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And another thing.....wheels

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And another thing.....wheels

Old 12-13-11, 09:52 AM
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Originally Posted by big john
Most bicycle wheels are aluminum but more and more carbon rims are becoming available. Some of the lightest wheels on the market, and most expensive, are carbon tubulars.
The downside of carbon is they require special brake pads and don't stop as well as aluminum, especially when wet. Another issue is carbon overheats on some of the smaller wheel manufacturers although the big companies like Zipp seem to have overcome that issue now.
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Old 12-13-11, 09:53 AM
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Originally Posted by ericm979
The "cheap" wheels that come with good bikes aren't bad wheels, they're just heavy and/or not as aerodynamic as expensive wheels. But they make perfectly fine training wheels, and if you are not racing you don't need expensive racing wheels.
Sadly, this hasn't been my experience. My Madone 5.2 came with Bontrager Race wheels.

1. "Race" is a misnomer, as they are really heavy, and not the least bit aero.
2. They have been trued up 3 times, but finally held true.
3. I experienced 2 catstrophic blowouts, where the tire bead came off the rim, and I had to bring the bike to a stop from moderately high speed while sliding the rim on the pavement. Looking for clues, I believe the root cause is a sloppy weld. At the weld joint, there is no lip to hold the tire bead.

It is travesty that the manufacturers put crappy wheels on good bikes. I believe it is to push post-sale upgrades, as well as to boost the initial margin on the bike sale.
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Old 12-13-11, 10:04 AM
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Originally Posted by big john
Clinchers are the tires most of us use, the tires have the tube that comes out. Tubulars have the tube sewn into the tire and have to be glued to the wheel. They are not interchangeable.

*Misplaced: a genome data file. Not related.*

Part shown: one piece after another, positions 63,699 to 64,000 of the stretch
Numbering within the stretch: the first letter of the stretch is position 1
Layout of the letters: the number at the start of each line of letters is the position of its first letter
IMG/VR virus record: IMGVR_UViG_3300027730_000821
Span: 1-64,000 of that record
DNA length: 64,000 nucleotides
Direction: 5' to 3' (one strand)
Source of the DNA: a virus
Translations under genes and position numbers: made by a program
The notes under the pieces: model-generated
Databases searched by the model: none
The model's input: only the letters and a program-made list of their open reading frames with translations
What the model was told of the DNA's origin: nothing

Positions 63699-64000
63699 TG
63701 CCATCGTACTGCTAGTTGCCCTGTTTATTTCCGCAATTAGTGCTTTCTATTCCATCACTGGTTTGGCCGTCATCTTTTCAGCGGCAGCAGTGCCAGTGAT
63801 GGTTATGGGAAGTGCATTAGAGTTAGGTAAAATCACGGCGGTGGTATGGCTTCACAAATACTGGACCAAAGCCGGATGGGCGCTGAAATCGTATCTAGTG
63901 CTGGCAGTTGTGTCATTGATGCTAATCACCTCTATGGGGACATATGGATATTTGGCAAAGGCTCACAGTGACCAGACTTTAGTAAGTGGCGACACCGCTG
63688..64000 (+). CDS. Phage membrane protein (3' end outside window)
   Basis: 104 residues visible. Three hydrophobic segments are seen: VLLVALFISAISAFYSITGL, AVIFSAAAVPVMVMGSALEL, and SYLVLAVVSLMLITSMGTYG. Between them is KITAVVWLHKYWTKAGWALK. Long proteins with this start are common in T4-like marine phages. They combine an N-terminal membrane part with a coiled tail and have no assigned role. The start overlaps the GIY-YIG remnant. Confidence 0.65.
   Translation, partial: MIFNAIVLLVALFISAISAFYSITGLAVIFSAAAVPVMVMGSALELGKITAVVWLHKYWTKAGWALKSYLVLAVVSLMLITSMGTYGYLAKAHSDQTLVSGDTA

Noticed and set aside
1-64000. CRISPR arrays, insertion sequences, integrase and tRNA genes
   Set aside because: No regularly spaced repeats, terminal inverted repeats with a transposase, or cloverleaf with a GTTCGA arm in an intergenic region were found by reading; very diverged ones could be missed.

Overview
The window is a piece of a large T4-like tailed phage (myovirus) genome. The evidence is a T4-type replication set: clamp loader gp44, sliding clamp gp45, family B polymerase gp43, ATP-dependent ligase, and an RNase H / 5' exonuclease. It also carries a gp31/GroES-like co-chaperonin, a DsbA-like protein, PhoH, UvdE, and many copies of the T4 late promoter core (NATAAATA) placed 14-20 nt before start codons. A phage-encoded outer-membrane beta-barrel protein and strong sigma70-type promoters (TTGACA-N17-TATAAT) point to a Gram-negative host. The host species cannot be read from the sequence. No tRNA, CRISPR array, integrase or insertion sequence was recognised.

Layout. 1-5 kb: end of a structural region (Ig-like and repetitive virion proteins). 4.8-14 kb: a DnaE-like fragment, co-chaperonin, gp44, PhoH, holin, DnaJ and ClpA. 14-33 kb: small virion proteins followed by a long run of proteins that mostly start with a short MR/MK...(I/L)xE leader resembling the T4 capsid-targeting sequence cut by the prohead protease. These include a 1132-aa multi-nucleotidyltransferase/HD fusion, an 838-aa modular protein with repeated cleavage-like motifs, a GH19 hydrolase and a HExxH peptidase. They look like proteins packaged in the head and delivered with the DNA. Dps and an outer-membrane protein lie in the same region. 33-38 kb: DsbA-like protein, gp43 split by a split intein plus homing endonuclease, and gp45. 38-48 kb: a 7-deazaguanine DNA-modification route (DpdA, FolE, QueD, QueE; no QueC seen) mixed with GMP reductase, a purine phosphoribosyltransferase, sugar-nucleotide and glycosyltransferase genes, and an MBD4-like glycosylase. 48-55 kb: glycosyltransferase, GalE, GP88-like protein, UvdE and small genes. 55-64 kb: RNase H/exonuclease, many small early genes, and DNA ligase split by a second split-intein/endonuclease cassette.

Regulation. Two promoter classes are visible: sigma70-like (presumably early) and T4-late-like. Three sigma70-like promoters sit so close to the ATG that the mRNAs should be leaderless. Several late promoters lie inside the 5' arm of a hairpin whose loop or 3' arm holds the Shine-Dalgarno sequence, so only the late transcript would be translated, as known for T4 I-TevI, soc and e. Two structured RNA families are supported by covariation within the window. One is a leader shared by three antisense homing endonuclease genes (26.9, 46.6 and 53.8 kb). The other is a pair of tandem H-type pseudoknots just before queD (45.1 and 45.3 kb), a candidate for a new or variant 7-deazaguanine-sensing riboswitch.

Tubulars are a pain if you get a flat, you have to carry a spare tire and peel the flat one off.
Or carry sealant and CO2. I haven't yet had the 'opportunity' to see how well this works. My one tubular flat so far was a "garage flat", the day after a long ride out into the boonies. I somehow got some good karma.

Some of the lightest wheels on the market, and most expensive, are carbon tubulars.
The lightest are carbon tubulars. The most expensive are carbon clinchers. I now have a set of each, as I replaced the stock wheels (that gave out) with a set of carbon clinchers I got used from someone advertising on a forum: Bont Race XXX lites. The ones I got (a friend saw them advertised on the roadbikereview forum) have only a few hundred miles, ridden by a 135# rider, and I got them for less than half retail - roughly what one would pay for new carbon clinchers from the smaller manufacturers.

I went with carbon clinchers when I had to replace the stock wheels because (a) I wanted light weight, (b) I wanted clinchers for training because you get flats a lot where I ride, and (c) I didn't want to swap brake pads when I swapped wheels. With both sets being carbon, I can use the same pads, though I'll likely have to adjust them each time, which is also a pain, just not quite as big a pain.
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Old 12-13-11, 01:04 PM
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It takes me more time to adjust brake pad holder position right than it does to change pads. I set up my brakes so they work on all my wheels then just change pads when I switch to or from carbon.
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Old 12-13-11, 04:07 PM
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Originally Posted by big john